Friday: Here we are, the first major of the British calendar, the first rush to make it to a course through the roadways of the south east. It's a little before 6 am and I'm packed for the jolly boys outing to Margate, home to the Turner Contemporary Arts Centre, Kiss Me Quick hats and one of Chas and Dave's more famous hits. It is also the birthplace of the micropub and the biggest challenge on the BMGA tour, Strokes Adventure Golf. My plan to avoid rush hour seems to have been everyone else's idea too as I hit the M25 north east of London, facing a wall of brake lights. I have my laptop for company as my new car stereo is being fitted on Monday. As well as the training day, it is also pay day too so I decide to treat myself to another pair of trainers which are uneasy on the eye.
I'm the first to arrive at the course, greeted by Matt Wood, owner of Strokes and designer of some of the beasts that await. It is beautiful here, despite the overcast atmosphere. Immediately, I set about the task ahead knowing that most of notes will be out of date since the 2016 club championships, as I have a vast array of different balls now. By the end of practice, I would have changed all but two from my sheet. Late morning and I get my first taste of heaven, otherwise known as a sausage and onion baguette. All non vegans should eat this. Around 1.45 pm, my vice captain and roommate for the weekend, Derek Bentall arrives. Derek has been a little concerned that he may have a lack of practice time so we get to work, not moving to the next hole until he is reasonably happy. From then on, the rest of the ensemble cram in some much needed hours. Personally, I could be here for a week and still it will defeat me. Margate offers so many ace opportunities and elements of danger on the same lane. It can mess with you when it goes wrong. Late afternoon, the first of the second round ties in the matchplay takes place between Will and Sean, one of the ties of this chapter. It doesn't disappoint, Will winning by a single hole but not after Sean has a prayer answered at the 17th with the shot of the year.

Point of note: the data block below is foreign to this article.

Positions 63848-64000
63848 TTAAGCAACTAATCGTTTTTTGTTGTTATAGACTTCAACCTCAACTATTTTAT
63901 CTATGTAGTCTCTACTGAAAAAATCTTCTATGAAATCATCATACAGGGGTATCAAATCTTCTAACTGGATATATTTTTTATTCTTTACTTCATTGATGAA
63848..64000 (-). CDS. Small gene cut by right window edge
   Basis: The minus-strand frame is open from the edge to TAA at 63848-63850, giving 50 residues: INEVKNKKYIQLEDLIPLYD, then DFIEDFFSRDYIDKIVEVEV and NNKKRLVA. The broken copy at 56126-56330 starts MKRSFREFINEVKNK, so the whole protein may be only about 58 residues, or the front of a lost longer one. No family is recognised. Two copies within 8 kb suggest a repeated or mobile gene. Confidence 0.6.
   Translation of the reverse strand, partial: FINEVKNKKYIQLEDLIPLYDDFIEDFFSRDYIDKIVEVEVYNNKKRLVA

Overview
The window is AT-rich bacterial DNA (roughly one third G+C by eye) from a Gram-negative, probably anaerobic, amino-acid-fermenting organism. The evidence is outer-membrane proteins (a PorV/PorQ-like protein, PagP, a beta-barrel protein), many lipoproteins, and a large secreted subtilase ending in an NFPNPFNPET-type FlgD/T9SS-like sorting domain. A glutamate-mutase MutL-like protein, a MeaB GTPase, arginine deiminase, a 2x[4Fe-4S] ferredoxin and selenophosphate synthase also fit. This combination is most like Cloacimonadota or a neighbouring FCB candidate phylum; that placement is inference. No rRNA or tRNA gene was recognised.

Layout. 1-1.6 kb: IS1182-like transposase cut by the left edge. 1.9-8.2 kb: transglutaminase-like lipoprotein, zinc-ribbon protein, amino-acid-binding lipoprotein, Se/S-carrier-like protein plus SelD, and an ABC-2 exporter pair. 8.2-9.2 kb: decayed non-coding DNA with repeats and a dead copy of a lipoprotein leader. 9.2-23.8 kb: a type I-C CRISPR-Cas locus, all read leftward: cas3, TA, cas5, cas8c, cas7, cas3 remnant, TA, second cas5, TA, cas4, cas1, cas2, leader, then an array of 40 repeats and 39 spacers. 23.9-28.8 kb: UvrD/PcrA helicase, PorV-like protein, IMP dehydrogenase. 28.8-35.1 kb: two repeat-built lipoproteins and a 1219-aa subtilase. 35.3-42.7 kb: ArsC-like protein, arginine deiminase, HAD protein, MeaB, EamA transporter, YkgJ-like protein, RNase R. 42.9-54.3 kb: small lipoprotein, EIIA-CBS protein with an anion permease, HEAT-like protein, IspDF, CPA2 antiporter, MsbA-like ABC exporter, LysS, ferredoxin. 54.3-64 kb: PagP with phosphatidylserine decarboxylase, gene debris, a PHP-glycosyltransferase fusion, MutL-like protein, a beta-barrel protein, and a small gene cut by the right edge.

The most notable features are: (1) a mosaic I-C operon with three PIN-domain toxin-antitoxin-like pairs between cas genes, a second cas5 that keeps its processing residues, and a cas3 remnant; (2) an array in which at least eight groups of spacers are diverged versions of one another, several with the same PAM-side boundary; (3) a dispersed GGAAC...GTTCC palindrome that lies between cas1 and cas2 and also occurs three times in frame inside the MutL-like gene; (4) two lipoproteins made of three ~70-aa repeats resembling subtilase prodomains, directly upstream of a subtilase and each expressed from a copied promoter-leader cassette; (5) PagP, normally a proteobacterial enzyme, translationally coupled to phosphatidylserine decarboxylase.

Around 5.30 pm, myself and Derek head off to the Our Nest guesthouse about two miles away. We're welcomed warmly by Martina and the room is a delight. We have different plans tonight. Derek grew up around the area and is visiting old friends. I am off to join the curry club, hosted by Scott Lancley at the Ali Raj. The set menu is a five course affair and great value at £11.95, even greater when you see the size of the dishes that are laid out before us. To those of us that known him, it comes as no surprise that David Hartley goes for the most potent item on the menu, the Phaal. I wouldn't want to be sharing that room later. After food, some of us make our way just up the road to the Ales Of The Unexpected alehouse, where at £3 a pint, we'll stay here until closing. Scott breaks out the music quiz, which gets funnier as he goes off piste into freestyle impressions. 'Lose Yourself' by Eminem never sounded as incomprehensible as that so well done to Paul Preston for getting that right. With the scent of rhubarb cider in the air and the sight of Martin stroking Mark Wood's face while Ted dances to 'Push It' by Salt and Pepa burned on our retinas, the night is over and the tournament is here
Saturday: We're both up way before the alarm and the first look out of the window is not promising, with winds buffeting the trees around 25-30 mph. It's supposed to be May but I'm dressing for January. I load myself on the complimentary breakfast before heading out into the bracing cold. My priority this morning is to show Ed Pope around Strokes, who reaches the course just after 8 am. Ed is a fast learner and it helps me that I don't have to explain much. The less I talk, the better chance I have of not confusing myself. My group for the day is one of my good friends on the tour, Matt Dodd, who had a traumatic last 48 hours, and Anthony Clarkson, a teenage novice from the Gravesend area.